Everyone these days are looking for creative ways that artificial intelligence can be used, and Facebook is no exception. Recently, it was reported that the company is working on creating AI called Talk the Walk which would be capable of providing walking directions to a place without knowing the location of the user.
Recently, writer Tristan Greene from The Next Web reported on how Facebook is creating Talk the Walk artificial intelligence that would have the ability to give walking directions but will not know the user’s location. Considering how Facebook is still dealing with violating many of their user’s privacy of information, this feature is a step in the right direction.
What is ‘Talk the Walk’?
Apparently, a team made up of Facebook Artificial Intelligence Research (FAIR) scientists and a researcher from the University of Montreal in Canada published recently a white paper explaining how a neural network would be capable of describing to an individual directions using plain language without using GPS or other aids that could track location.
The researchers said that we introduce the Talk the Walk data-set, where the aim is for two agents, a “guide” and a “tourist”, to interact with each other via natural language in order to achieve a common goal: having the tourist navigate towards the correct location. The guide has access to a map and knows the target location but does not know where the tourist is; the tourist has a 360-degree view of the world but knows neither the target location on the map nor the way to it. The agents need to work together through communication in order to successfully solve the task.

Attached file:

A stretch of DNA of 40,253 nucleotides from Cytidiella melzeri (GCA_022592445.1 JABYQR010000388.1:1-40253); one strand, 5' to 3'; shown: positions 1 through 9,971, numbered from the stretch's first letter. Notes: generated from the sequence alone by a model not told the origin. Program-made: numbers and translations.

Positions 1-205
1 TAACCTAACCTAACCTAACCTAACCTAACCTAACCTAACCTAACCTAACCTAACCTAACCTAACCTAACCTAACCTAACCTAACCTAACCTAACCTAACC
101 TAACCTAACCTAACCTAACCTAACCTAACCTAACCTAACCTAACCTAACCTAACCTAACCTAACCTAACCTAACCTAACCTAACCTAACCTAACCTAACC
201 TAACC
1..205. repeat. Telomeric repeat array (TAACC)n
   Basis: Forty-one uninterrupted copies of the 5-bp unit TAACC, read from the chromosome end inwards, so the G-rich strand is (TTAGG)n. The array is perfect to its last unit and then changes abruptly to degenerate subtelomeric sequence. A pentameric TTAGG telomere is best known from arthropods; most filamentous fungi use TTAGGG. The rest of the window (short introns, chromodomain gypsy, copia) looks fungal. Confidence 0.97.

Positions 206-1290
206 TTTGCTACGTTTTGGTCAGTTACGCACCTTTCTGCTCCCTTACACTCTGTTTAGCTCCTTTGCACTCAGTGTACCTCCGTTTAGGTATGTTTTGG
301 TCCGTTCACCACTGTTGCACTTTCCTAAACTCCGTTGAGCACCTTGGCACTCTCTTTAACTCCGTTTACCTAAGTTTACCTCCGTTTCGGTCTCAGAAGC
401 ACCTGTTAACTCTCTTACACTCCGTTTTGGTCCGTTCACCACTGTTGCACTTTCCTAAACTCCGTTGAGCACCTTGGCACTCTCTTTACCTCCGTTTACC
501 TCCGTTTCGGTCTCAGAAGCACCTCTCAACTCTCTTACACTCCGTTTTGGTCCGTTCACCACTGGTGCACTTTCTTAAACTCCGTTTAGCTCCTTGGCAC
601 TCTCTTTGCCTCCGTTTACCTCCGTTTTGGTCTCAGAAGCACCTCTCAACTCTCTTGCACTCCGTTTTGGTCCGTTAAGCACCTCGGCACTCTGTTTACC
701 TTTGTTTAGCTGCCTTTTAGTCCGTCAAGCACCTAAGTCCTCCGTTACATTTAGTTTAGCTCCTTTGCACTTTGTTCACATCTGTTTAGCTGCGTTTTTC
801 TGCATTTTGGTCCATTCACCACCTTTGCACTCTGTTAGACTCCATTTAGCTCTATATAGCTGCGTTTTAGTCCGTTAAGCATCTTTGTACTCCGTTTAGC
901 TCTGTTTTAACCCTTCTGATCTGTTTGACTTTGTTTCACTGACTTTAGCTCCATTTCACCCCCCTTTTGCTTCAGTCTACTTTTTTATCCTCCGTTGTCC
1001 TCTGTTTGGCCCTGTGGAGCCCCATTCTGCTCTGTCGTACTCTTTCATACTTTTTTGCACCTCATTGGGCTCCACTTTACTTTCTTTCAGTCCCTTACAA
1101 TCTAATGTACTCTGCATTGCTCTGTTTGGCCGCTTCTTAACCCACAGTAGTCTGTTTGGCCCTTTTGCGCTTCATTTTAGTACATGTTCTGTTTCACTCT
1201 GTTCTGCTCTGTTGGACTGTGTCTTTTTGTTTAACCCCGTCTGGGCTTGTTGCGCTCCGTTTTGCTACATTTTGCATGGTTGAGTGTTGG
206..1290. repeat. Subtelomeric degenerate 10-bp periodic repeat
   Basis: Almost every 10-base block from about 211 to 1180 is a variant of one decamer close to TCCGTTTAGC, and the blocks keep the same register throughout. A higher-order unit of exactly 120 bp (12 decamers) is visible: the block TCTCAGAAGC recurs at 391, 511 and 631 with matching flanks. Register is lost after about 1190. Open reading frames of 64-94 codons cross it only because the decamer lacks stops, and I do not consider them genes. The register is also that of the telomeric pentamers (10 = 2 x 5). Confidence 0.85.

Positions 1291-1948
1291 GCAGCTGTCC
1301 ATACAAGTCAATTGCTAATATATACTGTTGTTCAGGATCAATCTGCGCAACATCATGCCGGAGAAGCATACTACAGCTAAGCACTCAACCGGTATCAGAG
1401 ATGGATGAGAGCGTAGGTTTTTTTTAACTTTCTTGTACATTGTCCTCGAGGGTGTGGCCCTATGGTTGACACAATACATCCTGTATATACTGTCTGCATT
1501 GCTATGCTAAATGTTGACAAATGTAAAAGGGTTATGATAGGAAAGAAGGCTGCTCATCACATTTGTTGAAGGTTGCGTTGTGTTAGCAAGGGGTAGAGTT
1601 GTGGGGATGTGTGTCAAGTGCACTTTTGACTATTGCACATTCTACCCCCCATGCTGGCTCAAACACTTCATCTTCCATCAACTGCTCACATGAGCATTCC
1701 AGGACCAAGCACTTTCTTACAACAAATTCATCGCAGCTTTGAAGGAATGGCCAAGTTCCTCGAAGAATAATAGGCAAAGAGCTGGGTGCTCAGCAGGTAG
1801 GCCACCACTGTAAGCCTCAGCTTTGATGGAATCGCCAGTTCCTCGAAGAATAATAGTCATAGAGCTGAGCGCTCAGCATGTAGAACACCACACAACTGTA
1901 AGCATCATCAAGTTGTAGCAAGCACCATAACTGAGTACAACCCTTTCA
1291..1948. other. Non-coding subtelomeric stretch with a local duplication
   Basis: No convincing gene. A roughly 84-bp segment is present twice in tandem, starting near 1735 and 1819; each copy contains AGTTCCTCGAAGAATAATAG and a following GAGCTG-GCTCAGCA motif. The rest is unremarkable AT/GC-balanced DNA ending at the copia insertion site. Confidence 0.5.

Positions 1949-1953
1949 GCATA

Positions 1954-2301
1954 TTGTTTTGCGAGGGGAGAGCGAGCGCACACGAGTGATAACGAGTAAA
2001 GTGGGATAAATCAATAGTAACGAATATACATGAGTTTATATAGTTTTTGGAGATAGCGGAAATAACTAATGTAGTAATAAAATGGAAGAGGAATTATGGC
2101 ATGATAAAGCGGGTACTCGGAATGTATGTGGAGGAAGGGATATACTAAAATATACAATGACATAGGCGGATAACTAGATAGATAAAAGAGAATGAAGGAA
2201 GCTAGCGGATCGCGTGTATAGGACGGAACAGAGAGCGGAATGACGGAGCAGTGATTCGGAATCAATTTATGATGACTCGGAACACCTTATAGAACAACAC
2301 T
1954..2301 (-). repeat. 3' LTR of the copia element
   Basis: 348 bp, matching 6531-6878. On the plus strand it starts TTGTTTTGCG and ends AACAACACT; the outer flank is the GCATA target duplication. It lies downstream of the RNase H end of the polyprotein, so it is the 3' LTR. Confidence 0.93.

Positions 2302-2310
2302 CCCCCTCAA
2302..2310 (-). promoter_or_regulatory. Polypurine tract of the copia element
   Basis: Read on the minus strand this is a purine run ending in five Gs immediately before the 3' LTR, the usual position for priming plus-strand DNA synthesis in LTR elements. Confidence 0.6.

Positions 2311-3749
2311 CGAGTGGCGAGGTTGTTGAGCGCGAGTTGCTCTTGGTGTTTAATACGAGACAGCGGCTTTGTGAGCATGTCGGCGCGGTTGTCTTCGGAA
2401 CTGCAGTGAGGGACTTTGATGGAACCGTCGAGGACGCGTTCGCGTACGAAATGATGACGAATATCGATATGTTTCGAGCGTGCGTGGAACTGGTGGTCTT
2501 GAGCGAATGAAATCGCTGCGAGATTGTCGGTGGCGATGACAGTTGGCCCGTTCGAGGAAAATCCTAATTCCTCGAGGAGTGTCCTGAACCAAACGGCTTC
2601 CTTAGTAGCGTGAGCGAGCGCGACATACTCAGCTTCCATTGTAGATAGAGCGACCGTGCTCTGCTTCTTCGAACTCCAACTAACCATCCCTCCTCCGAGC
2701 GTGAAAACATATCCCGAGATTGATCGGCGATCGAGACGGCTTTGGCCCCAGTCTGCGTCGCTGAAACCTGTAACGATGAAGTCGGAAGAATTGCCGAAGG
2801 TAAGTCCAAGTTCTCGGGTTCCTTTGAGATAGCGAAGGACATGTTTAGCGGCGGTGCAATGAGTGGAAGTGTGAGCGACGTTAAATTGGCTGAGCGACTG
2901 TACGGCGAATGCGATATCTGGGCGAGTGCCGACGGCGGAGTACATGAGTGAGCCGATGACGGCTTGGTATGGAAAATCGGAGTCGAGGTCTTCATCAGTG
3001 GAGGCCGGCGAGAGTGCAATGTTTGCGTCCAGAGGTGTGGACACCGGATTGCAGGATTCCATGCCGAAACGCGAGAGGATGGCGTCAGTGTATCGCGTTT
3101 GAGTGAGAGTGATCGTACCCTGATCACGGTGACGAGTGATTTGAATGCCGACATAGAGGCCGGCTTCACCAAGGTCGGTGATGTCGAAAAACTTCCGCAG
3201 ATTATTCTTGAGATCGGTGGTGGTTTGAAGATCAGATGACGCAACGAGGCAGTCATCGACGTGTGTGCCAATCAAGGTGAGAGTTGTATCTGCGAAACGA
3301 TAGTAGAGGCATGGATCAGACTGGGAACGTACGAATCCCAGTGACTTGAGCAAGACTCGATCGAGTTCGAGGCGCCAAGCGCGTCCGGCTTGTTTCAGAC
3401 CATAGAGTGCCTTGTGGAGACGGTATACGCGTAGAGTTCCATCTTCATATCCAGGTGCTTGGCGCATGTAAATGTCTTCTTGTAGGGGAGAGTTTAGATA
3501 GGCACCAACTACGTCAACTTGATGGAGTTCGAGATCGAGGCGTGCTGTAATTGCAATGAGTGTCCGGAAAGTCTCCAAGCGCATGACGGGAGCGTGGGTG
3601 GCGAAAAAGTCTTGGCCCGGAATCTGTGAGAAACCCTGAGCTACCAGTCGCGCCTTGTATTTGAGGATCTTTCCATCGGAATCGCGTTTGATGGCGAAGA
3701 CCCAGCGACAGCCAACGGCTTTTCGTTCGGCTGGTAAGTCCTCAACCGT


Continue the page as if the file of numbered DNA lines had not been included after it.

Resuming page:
How it Will Work
The neural network, hypothetically, would have to be fleshed-out fully to have the ability to provide to an individual end-to-end direction even if internet connectivity and location services was unavailable. Within this situation, it could function by providing a conversation between the user and the AI; basically, it would mostly be the same way as if speaking to a human.
The individual would give a description of the landmark they are looking at, such as I am standing next to a theater, then the artificial intelligence attempts to determine where the person is. Next, it would reply with its own set of questions, such as asking if the individual can see a shop down at the corner to assist in narrowing down which theater is being viewed. Once the AI can determine the location of the person, it can respond with plain language on guiding the individual to where the next way-point is.
When Will it Become Available
Considering this isn’t something new that is being rolled out by the company, the answer would be maybe never. This early research seems to be laying the ground work for development in the future as the talk the Walk white paper establishes some basic algorithms and a data-set which supports this concept can work; however, it is a long way from being available for people to use.
What is most significant about this work is the focus on developing artificial intelligence that can work in conjunction with humans to achieve a common goal. Anyone wishing to learn more about neural networks can go here.